Tell Your LIB Story: Kari Tervo LIB 2012
Posted by: Lewey Knox
LOVE IS TOTALLY NORMAL
a Lightning in a Bottle 2012 experience
by Kari Tervo
I needed to get out of town.
Well, I needed to get out of my apartment, at least. Crossing the street on a walk light about a month before, I was slammed by a Prius in the crosswalk. Now, I was severely injured and in a lot of pain. And the worst? I couldn’t walk. I was using a walker to move around, wincingly edging my way around my dark one-bedroom apartment. My boyfriend, Matt, was at work all day. My cat was getting a little freaked out by my crying jags. Things felt pretty awful. I couldn’t walk, and walking is one of my favorite things. I make up excuses to go to the post office just to get in a quick walk. But now, it took agonizing minutes just to drag myself to the bathroom on my walker.
A fluffy cloud of goodwill had emerged early after the accident. Good wishes and flowers arrived from shocked friends, and even strangers. But that happy cloud had all but passed, my support system overburdened by my enduring needs. When would I walk again? When would I feel okay again? It seemed like things just kept getting worse. I was stuck in that apartment by myself all day, feeling physically and emotionally helpless. I couldn’t clean up due to my injuries. My increasingly-cluttered apartment reflected the mess inside my head.
Like my apartment, I needed some love.
Lightning in a Bottle 2012 was coming up, but it was doubtful Matt and I would make it for our third year. How could we get around the grounds if I was on a walker? I couldn’t contribute physically; how could Matt put together the trip on his own? And how could we afford it? Limited by my injuries, I was working much less. It seemed like LIB 2012 was not happening for us.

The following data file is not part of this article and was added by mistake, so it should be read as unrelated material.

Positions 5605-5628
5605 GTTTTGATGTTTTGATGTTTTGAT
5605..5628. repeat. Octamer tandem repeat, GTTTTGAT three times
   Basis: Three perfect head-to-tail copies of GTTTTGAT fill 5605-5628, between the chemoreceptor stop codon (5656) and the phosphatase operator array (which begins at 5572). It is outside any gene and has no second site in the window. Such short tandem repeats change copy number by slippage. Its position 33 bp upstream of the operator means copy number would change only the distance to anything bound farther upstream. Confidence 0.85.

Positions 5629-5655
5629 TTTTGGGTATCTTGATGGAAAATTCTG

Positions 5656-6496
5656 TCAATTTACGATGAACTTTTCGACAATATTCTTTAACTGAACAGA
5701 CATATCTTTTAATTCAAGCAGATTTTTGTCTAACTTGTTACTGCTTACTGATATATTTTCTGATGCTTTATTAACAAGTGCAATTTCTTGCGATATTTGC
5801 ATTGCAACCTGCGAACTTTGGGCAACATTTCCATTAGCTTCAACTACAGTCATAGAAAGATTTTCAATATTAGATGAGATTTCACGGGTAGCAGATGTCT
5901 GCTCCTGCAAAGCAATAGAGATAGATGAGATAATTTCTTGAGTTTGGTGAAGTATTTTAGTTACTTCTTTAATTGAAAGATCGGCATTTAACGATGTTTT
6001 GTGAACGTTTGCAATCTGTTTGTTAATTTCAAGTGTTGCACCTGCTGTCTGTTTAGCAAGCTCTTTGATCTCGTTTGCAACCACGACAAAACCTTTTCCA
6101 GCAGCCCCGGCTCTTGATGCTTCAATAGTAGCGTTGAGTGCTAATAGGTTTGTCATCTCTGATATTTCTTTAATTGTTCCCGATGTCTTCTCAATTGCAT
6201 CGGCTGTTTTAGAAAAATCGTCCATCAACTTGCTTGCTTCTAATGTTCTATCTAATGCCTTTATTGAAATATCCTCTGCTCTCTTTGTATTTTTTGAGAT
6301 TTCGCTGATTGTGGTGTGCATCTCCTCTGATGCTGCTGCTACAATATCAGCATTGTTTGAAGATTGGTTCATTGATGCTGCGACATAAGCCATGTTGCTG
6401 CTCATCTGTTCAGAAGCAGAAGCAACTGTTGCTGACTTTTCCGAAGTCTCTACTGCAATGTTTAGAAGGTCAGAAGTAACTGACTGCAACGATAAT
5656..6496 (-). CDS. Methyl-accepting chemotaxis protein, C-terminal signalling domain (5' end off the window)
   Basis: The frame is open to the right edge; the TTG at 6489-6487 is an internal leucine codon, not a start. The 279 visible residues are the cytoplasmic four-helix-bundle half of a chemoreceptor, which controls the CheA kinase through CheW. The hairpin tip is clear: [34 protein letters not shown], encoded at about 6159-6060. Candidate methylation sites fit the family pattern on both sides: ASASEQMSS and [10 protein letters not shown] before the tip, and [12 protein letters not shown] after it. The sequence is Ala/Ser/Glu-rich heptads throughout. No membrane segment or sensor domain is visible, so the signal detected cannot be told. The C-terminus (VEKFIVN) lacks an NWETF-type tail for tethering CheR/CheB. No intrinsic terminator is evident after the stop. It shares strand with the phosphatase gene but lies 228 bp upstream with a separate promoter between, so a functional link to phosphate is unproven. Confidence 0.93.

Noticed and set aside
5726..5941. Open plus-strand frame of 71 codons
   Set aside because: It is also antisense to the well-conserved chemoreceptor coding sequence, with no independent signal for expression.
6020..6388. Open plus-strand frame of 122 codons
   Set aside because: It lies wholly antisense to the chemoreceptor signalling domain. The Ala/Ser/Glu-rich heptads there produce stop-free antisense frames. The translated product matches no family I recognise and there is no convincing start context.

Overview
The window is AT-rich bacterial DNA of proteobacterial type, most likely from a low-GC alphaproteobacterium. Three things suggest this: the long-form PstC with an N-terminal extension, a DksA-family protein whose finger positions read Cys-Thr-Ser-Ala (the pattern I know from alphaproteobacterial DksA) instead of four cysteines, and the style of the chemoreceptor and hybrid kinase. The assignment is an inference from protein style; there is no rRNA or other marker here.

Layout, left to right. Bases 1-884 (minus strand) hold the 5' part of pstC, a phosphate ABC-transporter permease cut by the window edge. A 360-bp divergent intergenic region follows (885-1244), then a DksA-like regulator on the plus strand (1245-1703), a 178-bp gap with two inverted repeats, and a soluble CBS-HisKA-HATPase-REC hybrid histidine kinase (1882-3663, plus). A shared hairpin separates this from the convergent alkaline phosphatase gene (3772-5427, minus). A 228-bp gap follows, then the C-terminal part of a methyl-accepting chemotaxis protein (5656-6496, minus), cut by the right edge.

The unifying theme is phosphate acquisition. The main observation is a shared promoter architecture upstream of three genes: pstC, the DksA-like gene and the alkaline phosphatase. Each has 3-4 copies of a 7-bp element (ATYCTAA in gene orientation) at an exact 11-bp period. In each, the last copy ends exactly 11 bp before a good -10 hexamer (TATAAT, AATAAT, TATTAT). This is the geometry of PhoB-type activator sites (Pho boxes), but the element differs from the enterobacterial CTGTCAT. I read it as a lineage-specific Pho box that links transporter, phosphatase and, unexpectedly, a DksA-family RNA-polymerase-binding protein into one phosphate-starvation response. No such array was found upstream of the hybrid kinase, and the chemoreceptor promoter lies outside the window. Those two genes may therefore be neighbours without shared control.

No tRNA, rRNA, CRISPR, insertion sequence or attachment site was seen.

But I needed some love. And when it comes to LIB, love happens.
Despite my glum pessimism that we’d never get there, Matt rallied. He concentrated his last energy into coordinating our camping trip. He would get us to LIB. To that love. To that place you’re going to feel okay–no doubt. He gathered up our tent and coolers from years past, took trip after trip to the stores, and packed up the car. We rented a wheelchair, and he maneuvered it, like my injuries, into our usual pre-LIB routine. He allowed me to wave commands at him from the couch like a cranky, injured general. Finally, we were ready to go.
We made it to Oak Canyon Ranch four hours later than planned. We limped onto the disabled-access campsite. Matt pitched the tent in the dark while I wearily aimed a flashlight aloft. I wasn’t feeling the same excitement as in previous years. However, a spark of hope flickered in my heart as the flashlight flickered across the tent poles: Here, I can feel okay. I’ve felt great at LIB before. Surely I can get to okay.